I learned Birdie in a Snowbank off of a Fred Stoneking recording. I really appreciate having had a chance to hang around Fred at fiddle contests while I lived in Indiana.
I learned some cool old Missouri tunes from Fred, and enjoyed his gentle crustiness.
Really, one of the best things about living in Evansville was my proximity to great Missouri Fiddlers (also to Kentucky and Tennessee Fiddlers.) There weren’t many fiddlers around the Evansville area, but there sure are some great fiddlers that don’t live too far away.
Birdie in a Snowbank according to Fiddler’s Companion
BIRDIE IN THE SNOWBANK. AKA – “Birdie in a Snowbank.” Old-Time, Breakdown. USA, Missouri. D Major. Standard tuning AA’BB’. From the playing of Lee Stoneking and his son Fred. The tune is derivative of the Irish “Boys of Bluehill,” or “Beaux of Oak Hill .” A similar Ozark region tune, points out Drew Beisswenger (2008), is Vesta Johnson’s “She Ought to Been a Lady.” Source for notated version: Fred Stoneking (b. 1933, Missouri) [Beisswenger & McCann]. Beisswenger & McCann (Ozark Fiddle Music), 2008; gp. 134. Rounder CD 0381, Fred Stoneking – “Saddle Old Spike” (1996).
Boys of Bluehill according to Fiddler’s Companion
BOYS OF BLUEHILL, THE (Buacailli Ua Cnoc-Gorm). AKA ‑ “Beaux of Oak Hill ,” “Boys of North Tyne,” “Lads of North Tyne,” “Silver Lake ” (Pa.), “Jenny Baker,” “Lonesome Katy,” “Two Sisters ,” “Twin Sisters .” Irish, Reel or Hornpipe. D Major. Standard tuning. AABB (most versions): AA’B (Moylan). O’Neill (who said the melody was unknown to Chicago Irish musicians beforehand) had the tune from a seventeen year old fiddler named George West, who, though gifted musically, was somewhat indigent and did not own a fiddle. He had formed a symbiotic musical relationship of sorts with one O’Malley, who did own a fiddle and who eked out a meagre living playing house parties despite the loss of a finger from his left hand. O’Malley, however, invariably could only make it to midnight before he became too inebriated to bow, at which time West took over his fiddle and finished the night’s engagement. “Thus lived the careless, improvident but talented Georgie, until an incident in his life rendered a trip to the far West advisable.” Early American recorded versions on 78 RPM’s give the title as “Boys from the Hill” and “Slieve Gorm.” Fiddler Tommy Dandurand (Chicago/Kankakee, Illinois) recorded the melody as “Beau of Oak Hill” in 1927, and it is this title that is familiar to many American fiddlers not influenced directly by Irish repertoire (of which “Boys of Bluehill” is a staple hornpipe). Earlier recordings of the melody were by Charles D’Almaine (c. 1913), paired with other tunes in his “Fisher’s Hornpipe Medley,” and by William B. Houchens (1922) in his “Turkey in the Straw” recording.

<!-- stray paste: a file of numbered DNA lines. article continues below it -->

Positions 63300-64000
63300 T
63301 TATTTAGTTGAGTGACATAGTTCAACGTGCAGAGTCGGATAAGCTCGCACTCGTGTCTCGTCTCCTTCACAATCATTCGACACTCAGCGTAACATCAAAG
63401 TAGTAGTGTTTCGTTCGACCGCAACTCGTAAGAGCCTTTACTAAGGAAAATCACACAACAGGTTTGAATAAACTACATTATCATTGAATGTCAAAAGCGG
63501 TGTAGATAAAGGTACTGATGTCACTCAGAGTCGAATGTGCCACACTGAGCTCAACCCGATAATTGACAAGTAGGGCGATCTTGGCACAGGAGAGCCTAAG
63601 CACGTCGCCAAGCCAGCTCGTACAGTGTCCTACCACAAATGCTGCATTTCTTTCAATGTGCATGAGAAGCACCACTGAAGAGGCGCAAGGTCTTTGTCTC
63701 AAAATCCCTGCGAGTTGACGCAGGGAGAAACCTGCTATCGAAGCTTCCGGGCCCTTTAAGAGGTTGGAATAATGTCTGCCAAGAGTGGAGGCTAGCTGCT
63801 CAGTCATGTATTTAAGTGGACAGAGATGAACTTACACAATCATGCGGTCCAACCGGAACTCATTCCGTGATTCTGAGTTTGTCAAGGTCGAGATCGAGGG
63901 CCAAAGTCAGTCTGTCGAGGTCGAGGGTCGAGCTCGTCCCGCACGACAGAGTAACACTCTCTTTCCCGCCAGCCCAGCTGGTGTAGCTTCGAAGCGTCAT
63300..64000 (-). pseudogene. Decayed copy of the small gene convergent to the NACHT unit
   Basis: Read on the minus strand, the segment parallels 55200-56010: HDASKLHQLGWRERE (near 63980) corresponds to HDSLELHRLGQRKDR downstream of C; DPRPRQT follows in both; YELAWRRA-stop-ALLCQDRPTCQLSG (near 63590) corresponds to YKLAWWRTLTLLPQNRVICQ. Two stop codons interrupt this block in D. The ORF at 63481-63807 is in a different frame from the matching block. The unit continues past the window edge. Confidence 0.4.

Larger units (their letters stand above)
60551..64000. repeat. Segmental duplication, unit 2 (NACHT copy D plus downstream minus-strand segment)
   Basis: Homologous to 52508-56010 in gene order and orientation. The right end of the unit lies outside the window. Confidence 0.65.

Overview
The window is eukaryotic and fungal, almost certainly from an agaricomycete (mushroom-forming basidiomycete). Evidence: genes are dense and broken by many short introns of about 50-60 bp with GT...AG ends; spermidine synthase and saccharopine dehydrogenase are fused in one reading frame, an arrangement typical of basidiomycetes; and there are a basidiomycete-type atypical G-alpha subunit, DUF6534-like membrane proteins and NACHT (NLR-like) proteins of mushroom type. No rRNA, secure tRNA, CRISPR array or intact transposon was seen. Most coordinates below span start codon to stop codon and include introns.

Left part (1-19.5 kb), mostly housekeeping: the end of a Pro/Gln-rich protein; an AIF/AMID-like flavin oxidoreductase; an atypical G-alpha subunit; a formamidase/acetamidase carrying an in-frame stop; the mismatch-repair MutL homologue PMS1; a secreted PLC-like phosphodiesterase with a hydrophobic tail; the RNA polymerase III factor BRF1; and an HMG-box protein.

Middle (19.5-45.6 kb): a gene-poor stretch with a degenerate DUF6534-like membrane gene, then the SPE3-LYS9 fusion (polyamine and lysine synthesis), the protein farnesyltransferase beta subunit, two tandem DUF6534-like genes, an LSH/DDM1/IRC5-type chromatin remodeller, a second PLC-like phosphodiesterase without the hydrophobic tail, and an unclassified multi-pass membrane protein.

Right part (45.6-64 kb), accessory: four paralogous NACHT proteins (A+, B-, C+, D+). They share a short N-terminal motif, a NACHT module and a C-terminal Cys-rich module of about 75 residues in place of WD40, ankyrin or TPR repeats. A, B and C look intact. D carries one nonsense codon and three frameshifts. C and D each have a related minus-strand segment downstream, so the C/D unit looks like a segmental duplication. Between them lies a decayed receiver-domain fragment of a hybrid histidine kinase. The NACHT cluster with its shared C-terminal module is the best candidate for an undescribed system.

There are ‘Blue Hills’ in many regions of the world, including Massachusetts (near Milton and Canton) and Scotland, and a ‘Blue Hill’ in Maine. The tune is perhaps older in American tradition than in Irish, although its provenance is unknown, although in American tradition it is almost always played as a reel rather than a hornpipe. In the 19th century it appears in publications such as Ryan’s Mammoth Collection (1883) as “The Boys of Oak Hill” (by which title it also appears in one of the Scottish Kerr collections). The earliest American printing seems to be as “The Two Sisters” in Knauff’s Virginia Reels (1839). More that a century and a half later a version of “The Two Sisters” could be heard in the playing of Appalachian fiddler Sherman Wimmer as the similarly-titled “Twin Sisters” (also played by Ernie Carpenter). Other American variants are the southwestern Virginia/north Georgia “The Old Ark’s A-Movin” (see Taylor Kimble’s version, for an example of that variant), the Pennsylvania-collected “Silver Lake” (which Paul Tyler has also found in an 1842 notebook from Ohio), Ira Ford’s “Lonesome Katy” (probably from the Mid-West) and the Kentucky variant “Jenny Baker” (from the Jimmy Johnson String Band). See as well Ozark fiddler Vesta Johnson’s “She Oughta Been a Lady,” Mel Duham’s “Pussy and the Baby,” Ozark musicians Lee and Fred Stoneking’s “Birdie in the Snowbank,” and one of the many “Hell on the Wabash” titles, particularly one played by Clay Smith of Star City, Indiana.
Interestingly, there’s some evidence of the melody travelling back to Ireland from American (i.e. non-O’Neill’s) sources. A reel called “Keep the Old Ark Rolling” appears on Pádraic Mac Mathúna’s album “Blas na Meala,” a variant of “The Boys of Bluehill.” The liner notes to the album, by Séan Potts, state that it’s “one of the many tunes brought to the US by Irish immigrants. The titles and rhythms were often changed to suit the American country style. The melody is almost identical to the Irish hornpipe, The Boys of Bluehill. Pádraic got the tune from two musical friends in Cork, Matt Cranitch and Noel Shine.” In fact, Matt Cranitch played in an old-time string band in Cork for a time, and may have picked up the tune from an American player.